About 30 years ago it suddenly became politically incorrect to use First, Second and Third World without somehow demeaning all those countries who were not Firsters. Instead, we had “developed” and “developing”. I’m sure others besides myself become confused sometimes. Perhaps they ought to be typeset as “developed” and “developing“.
As a reminder, First World countries are the Seven which first set the industrial revolution going in the early decades of the 19th century — Britain, France, Belgium, The Netherlands, Denmark, Germany and the United States. Between them they presently monopolize fundamental research across every scientific faculty that has yet been set up.
The Seven were joined in later decades by another seven — Japan, Switzerland, Singapore, Israel, Sweden and Russia — which rapidly caught up by copying Western technology. Between them all fourteen produce, and trade, high value goods and services almost exclusively with one another and have reached the highest levels of cultural pursuits.
Two World countries are those which might, in due course, break through into the fourteen above. They are Brazil, China, India, Saudi Arabia, Iran, Australia, Canada, New Zealand and about twelve former communist countries of eastern Europe. These have yet to show that they are capable of developing scientific research of the relevant depth and width to be able to innovate the new goods and services of tomorrow’s economy and thus get to share the First World’s standard of living.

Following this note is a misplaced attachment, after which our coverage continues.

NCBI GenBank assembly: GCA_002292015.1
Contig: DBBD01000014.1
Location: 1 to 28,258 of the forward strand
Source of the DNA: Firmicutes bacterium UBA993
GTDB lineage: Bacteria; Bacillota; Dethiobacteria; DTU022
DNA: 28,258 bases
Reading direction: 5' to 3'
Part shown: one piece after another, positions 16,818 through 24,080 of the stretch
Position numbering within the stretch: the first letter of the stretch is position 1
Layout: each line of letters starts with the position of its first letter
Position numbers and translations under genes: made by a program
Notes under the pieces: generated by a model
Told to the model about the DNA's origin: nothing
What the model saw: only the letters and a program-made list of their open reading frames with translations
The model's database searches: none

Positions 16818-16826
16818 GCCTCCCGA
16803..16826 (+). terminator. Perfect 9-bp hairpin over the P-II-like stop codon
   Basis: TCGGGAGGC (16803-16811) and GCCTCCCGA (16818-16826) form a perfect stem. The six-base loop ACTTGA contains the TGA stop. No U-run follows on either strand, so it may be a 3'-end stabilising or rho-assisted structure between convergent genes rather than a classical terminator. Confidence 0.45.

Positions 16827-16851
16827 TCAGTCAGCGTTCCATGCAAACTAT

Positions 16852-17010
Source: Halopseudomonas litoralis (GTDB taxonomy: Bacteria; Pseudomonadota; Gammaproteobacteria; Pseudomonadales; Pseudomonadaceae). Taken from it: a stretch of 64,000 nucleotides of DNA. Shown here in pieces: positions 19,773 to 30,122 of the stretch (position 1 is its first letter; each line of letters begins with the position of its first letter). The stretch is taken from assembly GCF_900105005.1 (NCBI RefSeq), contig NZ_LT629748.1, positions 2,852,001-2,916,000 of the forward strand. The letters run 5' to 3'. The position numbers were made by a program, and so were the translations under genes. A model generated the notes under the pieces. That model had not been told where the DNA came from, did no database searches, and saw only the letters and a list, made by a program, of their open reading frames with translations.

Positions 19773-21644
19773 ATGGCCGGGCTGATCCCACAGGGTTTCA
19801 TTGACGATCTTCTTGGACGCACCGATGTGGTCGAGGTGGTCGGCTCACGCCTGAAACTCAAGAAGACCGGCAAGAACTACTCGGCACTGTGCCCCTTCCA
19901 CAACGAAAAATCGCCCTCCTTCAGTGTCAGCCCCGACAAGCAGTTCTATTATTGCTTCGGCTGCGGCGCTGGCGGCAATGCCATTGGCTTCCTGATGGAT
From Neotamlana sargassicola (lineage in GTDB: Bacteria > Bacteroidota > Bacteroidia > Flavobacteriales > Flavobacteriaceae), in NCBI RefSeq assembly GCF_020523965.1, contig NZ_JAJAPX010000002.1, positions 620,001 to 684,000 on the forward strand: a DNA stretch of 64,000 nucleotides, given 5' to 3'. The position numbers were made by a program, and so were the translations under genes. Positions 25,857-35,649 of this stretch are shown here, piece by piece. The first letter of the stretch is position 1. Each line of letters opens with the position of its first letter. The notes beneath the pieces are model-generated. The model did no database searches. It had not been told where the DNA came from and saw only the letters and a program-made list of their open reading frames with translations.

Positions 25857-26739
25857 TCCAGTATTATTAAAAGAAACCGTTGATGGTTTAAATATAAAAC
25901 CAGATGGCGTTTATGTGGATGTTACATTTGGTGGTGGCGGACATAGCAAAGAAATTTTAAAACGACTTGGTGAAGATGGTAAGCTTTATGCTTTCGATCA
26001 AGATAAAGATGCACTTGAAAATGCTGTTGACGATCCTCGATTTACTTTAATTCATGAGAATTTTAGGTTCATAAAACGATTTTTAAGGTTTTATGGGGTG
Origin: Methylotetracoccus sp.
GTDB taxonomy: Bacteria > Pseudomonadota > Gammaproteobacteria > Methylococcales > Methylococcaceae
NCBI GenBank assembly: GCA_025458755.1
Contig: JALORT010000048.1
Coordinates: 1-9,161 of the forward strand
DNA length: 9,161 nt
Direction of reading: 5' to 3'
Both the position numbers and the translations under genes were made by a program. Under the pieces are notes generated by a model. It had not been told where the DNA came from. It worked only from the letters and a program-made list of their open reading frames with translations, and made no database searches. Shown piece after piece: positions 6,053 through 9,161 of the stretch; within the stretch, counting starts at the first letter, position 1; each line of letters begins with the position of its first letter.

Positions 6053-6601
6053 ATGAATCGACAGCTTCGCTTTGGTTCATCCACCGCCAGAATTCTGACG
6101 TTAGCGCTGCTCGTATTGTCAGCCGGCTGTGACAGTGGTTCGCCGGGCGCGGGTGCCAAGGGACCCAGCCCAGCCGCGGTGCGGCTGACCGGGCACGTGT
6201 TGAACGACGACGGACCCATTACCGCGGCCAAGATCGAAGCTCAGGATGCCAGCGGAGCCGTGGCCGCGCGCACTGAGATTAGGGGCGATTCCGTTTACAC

This still leaves about 170 countries which have registered as nations with the United Nations Organization. These can only be regarded as Third World countries because they have little to offer besides food and other low value resources for exports to mainly First World countries . They have no education system worth speaking of — never mind scientific research. They have little by way of adequate government and most will be suffering one way or another under dictators.
There will be some, though, with superb ecologies that make them attractive to both scientists and holiday makers. Taking care in developing these for sophisticated tourism and saving their wild life at the same time will probably become highly profitable to some countries and their people in decades to some. But their one and only master strategy is, of course, to get their populations down — to approaching the sizes they were about 250 years ago.
This is a totally different scenario from the one that most orthodox economists were assuming — if not promoting — in the years before the 2008 Crisis. This is that the world economy could keep on growing for centuries to come. But this will be impossible because it would need a parallel growth in the use of high intensive energy. The world economy has to stabilize at some stage, and it may be that we are not far off that now.
And we are also entering a world of advanced service occupations in which heavy investments — in education and training — will have to be made. The rub is that, unlike now, when reasonable calculations can be made of what the returns might be, this will not be possible in tomorrow’s world.